Conflict Resolution: How to reduce Antagonism for mutual Benefit

Conflict Resolution: How to reduce Antagonism for mutual Benefit


It sometimes happens that open difference of opinion is unavoidable. Whether it’s a case of two moral points of view holding equally strong values, or simply of more people expecting a share of the pie than there are shares to go around, the important thing is to keep disagreement from escalating into warfare.

Examine Yourself for Ulterior Motives

People who say “It’s the principle of the thing” are usually focused on the wrong principle—the determination that their personal pride should suffer not one dent. You’ve probably met people who declare unequivocally that divorce, or eating meat—or believing in universal absolutes—is always wrong, and who belittle every example of individuals who have suffered from pressure to conform to that “always.” More often than not, the bearer of an absolutist attitude is motivated less by concern for “what’s right” than by pleasure in the presumed heroism of defending what’s right. Make sure your own view isn’t clouded by smugness.

Compromise Carefully

Often, the obvious compromise isn’t what’s best for everyone—or for anyone. The classic example is the two people who cut a disputed orange down the middle without realizing that one wanted only the rind, the other only the fruit. Usually, if you take the trouble to go to the deepest roots of a quarrel, you’ll find few points of direct contention and more shared values than expected. Working from there leads to the best win–win solution—and the best chance of avoiding future conflicts over the same issue.


Let Everyone Save Face

A position may be provably wrong—a person isn’t. People have valid needs, valid feelings, and valid intelligence. Succeed in making a fool of your opponent, and you’ve failed at two more-important things: winning that person’s full cooperation in the immediate situation, and retaining his or her goodwill for the long term. If there’s legitimate reason for correcting someone, be mature enough to take the burden of proof on yourself. Instead of saying “you’re wrong” and flaunting the evidence in the other’s face, offer a polite “Actually, I believe ... but I could be wrong; let’s check.” That way, you validate the truth without assassinating the other party’s intelligence—plus, if it turns out you actually were wrong (it does happen, often on the points we were most positive were beyond doubt), you avoid looking like a worse fool than you thought your opponent was.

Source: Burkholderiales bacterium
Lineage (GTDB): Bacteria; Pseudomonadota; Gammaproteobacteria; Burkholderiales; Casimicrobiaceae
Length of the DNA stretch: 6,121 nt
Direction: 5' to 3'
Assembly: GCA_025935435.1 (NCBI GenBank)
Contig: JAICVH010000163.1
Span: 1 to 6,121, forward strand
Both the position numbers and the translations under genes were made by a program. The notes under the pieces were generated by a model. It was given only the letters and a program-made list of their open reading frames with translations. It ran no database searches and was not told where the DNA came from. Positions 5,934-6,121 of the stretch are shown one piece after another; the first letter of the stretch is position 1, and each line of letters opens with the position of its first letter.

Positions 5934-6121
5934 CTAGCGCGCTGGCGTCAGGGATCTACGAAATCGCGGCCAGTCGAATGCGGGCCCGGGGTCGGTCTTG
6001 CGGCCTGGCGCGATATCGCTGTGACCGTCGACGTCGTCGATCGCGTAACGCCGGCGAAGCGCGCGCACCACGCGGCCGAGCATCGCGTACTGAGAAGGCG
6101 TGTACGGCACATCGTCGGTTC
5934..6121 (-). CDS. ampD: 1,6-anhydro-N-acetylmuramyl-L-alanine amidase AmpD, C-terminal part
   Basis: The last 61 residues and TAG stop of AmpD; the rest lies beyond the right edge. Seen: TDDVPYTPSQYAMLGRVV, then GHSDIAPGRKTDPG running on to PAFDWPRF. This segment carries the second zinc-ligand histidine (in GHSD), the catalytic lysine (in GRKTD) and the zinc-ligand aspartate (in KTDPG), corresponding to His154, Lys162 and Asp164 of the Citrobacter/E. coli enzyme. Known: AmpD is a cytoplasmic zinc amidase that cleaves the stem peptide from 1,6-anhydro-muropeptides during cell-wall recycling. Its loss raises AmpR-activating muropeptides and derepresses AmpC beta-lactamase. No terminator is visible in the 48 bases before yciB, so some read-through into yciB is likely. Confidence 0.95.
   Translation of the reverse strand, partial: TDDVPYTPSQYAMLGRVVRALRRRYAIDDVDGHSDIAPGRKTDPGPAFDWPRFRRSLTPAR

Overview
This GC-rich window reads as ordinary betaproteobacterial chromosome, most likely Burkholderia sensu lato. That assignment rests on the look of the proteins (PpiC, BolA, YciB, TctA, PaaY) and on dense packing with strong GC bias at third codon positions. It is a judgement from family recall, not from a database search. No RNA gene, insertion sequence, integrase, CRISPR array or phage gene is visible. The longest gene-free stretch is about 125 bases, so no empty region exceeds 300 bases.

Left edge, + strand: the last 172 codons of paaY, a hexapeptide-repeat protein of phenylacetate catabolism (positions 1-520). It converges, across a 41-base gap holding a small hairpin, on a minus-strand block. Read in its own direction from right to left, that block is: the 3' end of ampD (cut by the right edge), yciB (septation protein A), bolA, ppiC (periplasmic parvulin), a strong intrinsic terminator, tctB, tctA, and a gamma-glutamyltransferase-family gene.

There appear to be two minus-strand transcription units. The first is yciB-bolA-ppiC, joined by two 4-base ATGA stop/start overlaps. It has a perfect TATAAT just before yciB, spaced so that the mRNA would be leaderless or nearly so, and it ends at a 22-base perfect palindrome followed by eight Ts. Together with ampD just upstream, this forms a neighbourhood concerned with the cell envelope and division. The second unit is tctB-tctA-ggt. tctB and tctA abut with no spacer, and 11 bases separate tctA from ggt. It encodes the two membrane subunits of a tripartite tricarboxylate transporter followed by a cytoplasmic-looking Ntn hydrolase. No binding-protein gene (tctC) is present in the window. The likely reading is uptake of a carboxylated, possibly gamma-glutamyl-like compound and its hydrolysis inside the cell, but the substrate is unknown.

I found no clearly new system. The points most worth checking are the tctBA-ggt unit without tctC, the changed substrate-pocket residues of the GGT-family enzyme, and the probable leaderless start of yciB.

Let Everyone Contribute

Respecting the other party’s opinion is good; actively learning from the other party is even better. Make a point of listening more than you talk. Let yourself feel others’ hurts, concerns, and fears. Give new-to-you suggestions special consideration; remember that “We’ve always done it this way” is nearly always a bad reason.

Above all else, respect others as fellow human beings, and trust that they will respect you in return. We all have equal right to consideration and dignity—and the desire to reciprocate when someone offers as much.